Raw and Dry feeding - tiredness

Hello, I just registered on this site and wondered if I could get some advice please. I have a 20 month old lab who for most of his life has been on 2 raw meals a day, and 1 dry. He has been fine with this but I feel recently that he is very tired a lot of the time. He is still very active on his walks, and we get the same greeting when we get home etc. A few weeks ago, we put him just on the dry. I thought his energy levels did improve but he started getting loose stools. We decided to put him back on raw (plus one dry meal), but the tiredness I think has returned. Has anyone else experienced this please, as I don’t want to keep changing his food unnecessarily. Thank you. :slight_smile:


I am not a vet & thus don’t want to speculate re causes of lower energy levels, however, I do have a couple of comments…

  1. I don’t see benefit of feeding both raw & dry…even if feeds are separated to avoid digestive conflict (which some feel is an issue).

  2. I don’t see a benefit of 3 feeds at this age.

  3. Given one choice between kibble and raw I would choose the later.

Not suggesting anything wrong with your dog, however, I would simplify diet routine so you can decide if diet is issue or identify any need to think wider.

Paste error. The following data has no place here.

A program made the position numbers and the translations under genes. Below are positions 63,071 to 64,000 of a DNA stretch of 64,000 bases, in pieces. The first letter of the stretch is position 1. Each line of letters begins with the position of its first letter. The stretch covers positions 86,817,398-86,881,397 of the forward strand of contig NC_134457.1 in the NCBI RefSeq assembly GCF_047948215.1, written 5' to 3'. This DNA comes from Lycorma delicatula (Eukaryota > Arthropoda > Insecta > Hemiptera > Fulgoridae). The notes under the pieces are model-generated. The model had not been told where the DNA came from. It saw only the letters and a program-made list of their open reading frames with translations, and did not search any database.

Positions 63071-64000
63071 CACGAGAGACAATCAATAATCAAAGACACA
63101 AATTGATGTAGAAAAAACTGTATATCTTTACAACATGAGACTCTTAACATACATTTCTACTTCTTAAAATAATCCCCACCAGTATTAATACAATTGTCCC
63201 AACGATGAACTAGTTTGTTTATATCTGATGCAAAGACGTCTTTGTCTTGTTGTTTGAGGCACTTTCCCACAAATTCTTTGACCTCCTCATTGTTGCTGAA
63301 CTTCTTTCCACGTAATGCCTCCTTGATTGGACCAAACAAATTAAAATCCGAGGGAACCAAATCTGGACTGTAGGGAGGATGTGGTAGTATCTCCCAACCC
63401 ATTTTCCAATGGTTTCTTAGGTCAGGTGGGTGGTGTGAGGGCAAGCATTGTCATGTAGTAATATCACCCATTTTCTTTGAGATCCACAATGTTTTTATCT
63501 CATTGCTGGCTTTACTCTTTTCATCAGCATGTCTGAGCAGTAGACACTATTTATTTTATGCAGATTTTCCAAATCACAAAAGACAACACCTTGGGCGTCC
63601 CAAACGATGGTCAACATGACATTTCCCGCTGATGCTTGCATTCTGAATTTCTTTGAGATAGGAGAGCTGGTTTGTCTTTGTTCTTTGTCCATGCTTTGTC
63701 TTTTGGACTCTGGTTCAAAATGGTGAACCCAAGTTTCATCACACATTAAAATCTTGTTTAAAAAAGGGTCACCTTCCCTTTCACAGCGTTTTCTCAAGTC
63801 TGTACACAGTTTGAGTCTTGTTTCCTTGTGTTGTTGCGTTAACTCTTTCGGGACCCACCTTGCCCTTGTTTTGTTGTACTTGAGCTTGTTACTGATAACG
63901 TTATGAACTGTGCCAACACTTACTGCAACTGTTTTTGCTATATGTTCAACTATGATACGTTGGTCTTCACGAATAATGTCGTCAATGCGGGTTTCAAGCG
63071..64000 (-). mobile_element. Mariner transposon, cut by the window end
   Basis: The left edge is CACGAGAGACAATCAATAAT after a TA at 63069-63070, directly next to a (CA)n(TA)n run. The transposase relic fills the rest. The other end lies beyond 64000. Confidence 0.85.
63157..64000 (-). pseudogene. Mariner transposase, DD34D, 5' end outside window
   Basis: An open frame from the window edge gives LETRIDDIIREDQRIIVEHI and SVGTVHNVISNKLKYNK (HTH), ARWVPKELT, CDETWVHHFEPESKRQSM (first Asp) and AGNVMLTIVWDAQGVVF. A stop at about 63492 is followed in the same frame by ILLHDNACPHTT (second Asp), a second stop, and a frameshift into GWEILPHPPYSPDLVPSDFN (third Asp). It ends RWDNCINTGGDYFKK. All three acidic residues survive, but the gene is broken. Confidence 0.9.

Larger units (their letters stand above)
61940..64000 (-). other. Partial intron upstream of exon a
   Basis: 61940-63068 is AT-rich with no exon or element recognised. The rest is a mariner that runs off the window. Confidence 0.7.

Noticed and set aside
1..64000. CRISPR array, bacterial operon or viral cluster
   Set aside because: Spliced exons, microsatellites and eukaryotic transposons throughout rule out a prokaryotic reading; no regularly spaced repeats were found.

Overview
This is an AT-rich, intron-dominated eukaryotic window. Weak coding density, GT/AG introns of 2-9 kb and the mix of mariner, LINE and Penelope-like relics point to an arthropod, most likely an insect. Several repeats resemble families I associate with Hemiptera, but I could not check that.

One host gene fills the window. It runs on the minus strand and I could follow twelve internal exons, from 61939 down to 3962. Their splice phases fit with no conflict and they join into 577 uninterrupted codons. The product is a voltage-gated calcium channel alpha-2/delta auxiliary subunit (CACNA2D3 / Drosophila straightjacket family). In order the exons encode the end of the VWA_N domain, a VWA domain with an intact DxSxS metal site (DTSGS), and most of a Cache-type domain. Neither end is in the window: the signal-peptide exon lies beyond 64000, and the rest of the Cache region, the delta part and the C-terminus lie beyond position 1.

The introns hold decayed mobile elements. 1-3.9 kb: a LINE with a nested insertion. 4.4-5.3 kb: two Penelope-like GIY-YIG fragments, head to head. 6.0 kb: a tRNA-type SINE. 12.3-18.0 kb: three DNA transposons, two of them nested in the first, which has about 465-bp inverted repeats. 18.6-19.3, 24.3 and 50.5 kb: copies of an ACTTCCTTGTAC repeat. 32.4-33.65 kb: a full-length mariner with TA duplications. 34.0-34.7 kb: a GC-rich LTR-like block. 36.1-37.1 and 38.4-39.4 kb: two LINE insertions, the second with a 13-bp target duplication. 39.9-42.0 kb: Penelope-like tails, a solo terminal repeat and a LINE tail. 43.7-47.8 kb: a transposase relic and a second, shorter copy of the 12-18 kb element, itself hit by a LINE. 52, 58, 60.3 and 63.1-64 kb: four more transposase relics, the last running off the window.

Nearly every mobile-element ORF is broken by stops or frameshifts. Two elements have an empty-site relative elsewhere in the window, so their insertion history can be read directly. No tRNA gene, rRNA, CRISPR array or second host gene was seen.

My comments assuming the dog is not presenting clinical symptoms, is not significantly under or over weight, is drinking and toileting ok, etc etc

Like people dogs can change as they go through life phases. Labs can have an extended puppyhood & can mature later than some breeds.

Hello and welcome to the forum. I agree with everything Coaster said.

It is hard to say what has caused tiredness in your dog but a well as age, the recent hot weather may have had an impact.

The soft stools may indicate that a diet of dry food isn’t suiting him.

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Tinyplanets - Thanks for endorsing my ramlings.

One more thing to add is that excess feeding of suitable foods can cause loose stools also.

Oh & on back of my comments re overall health if not rexently wormed consider worming the dog or better still sending stool samples to wormcount.com to before ruling out or treating same when not neeeded.